Last summer and fall, decorative gel Firepots hit the news for a number of severe burn injuries—and even casualties—caused while using them. The number and severity of the injuries sparked a voluntary recall, the launching of an investigation by the Consumer Product Safety Commission (CPSC) and finally a mandatory recall involving nine different manufactures and 2 million units of gel fuels. Now, all of this is culminating CPSC action to more precisely regulate—or potentially ban—Firepots and gel fuels.
In December, the CPSC announced that it approved the publication of an advance notice of proposed rulemaking (ANPR), the first step in a rulemaking process aimed at improving the safety of gel fuels and firepots. The CPSC’s rulemaking efforts are in response to the high number of reported serious injuries and deaths related to the use of Firepots and Gel Fuels. The CPSC states in the ANPR that as of September 30, 200 it was aware of 76 incidents just between April 2010 and September 2011, resulting in 2 deaths and at least 86 injuries, with over half of the victims requiring hospitalization.
The background information provided in the ANPR details some of the most severe burn incidents involving Firepots and Gel Fuels, describing “explosion”-like events, creating “fireballs”, when consumers tried to refill an apparently empty pot while it was actually still burning. Other incidents involved explosions while trying to light the Firepot or exploding fuel containers. When these events do happen, the gel-like characteristics of the fuel make burns to the victims particularly severe and difficult to extinguish with normal measures like “stop, drop and roll” or using water.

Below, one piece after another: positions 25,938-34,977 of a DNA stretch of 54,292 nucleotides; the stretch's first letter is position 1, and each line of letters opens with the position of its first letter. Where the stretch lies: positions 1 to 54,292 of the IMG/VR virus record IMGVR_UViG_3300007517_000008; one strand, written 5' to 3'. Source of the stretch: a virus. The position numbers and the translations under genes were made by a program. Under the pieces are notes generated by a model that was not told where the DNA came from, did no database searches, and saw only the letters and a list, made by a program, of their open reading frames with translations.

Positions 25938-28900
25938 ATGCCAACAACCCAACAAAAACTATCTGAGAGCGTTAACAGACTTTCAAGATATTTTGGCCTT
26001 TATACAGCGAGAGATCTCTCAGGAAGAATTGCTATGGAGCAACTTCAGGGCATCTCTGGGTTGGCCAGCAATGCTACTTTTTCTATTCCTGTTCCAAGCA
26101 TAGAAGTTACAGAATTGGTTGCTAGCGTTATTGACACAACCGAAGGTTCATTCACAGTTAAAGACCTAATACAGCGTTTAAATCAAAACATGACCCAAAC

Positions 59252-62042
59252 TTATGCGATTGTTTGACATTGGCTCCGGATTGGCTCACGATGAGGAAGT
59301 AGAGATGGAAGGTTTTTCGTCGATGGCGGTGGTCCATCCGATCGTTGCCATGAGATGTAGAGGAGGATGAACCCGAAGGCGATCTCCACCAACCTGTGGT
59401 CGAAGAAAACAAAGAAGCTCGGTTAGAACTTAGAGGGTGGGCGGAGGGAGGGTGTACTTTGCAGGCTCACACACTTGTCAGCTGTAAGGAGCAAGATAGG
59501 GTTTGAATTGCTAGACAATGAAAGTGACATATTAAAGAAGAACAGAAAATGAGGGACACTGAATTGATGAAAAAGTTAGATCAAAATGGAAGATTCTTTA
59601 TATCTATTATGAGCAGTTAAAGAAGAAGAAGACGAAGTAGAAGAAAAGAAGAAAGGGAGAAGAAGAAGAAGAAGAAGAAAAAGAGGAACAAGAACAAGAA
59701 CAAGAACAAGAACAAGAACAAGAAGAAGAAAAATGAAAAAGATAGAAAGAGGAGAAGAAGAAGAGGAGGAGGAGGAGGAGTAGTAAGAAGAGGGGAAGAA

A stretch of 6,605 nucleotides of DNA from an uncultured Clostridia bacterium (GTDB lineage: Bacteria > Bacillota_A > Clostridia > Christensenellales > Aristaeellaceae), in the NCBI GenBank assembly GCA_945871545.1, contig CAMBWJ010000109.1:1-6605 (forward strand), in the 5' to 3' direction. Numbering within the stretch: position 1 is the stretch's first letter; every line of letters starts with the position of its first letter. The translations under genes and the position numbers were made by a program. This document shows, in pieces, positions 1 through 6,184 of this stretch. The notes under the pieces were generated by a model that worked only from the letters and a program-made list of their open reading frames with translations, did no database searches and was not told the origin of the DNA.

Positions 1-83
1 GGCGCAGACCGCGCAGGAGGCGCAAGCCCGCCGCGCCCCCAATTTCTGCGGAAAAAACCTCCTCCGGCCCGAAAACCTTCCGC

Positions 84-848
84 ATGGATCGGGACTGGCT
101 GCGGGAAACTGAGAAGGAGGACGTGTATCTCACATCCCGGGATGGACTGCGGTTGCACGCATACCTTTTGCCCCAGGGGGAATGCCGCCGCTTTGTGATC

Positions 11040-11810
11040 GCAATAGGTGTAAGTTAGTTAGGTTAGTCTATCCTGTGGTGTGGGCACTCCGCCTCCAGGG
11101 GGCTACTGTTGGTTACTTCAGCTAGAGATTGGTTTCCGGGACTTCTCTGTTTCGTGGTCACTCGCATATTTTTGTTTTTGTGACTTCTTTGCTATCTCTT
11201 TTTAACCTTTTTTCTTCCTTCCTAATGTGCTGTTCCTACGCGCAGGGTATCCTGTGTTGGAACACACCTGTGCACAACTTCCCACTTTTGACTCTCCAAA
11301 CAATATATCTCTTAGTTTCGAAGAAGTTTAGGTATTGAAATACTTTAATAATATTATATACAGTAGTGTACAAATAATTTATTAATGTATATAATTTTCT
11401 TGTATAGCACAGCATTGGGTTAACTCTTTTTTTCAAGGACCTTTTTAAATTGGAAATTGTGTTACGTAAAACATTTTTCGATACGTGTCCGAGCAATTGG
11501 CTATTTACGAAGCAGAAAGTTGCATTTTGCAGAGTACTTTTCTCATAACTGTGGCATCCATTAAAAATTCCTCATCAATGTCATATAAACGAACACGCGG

While these products carry labeling warning that the product is a flammability hazard, the CPSC found that “these warnings do not effectively address the hazards posed by gel fuel.” Additional warnings about proper use, when they were used, were not obvious enough, instead being buried among a list of generic warnings. And, consequences were not clearly spelled out. The packaging and marketing of gel fuels—in water bottle-like containers advertising “eco-friendly” and “non-toxic”—likewise under-emphasizes the severe risks of these products.
Those are some of the issues that the CPSC is aiming to address. The rulemaking process may culminate in the issuing of a safety standard for this class of products or, if no standard can be said to be adequate, the CPSC could ban the products entirely. As part of that process and in addition to its own investigation, the CPSC invites public comment on the rulemaking process. For this particular situation, comments will be accepted until February 27.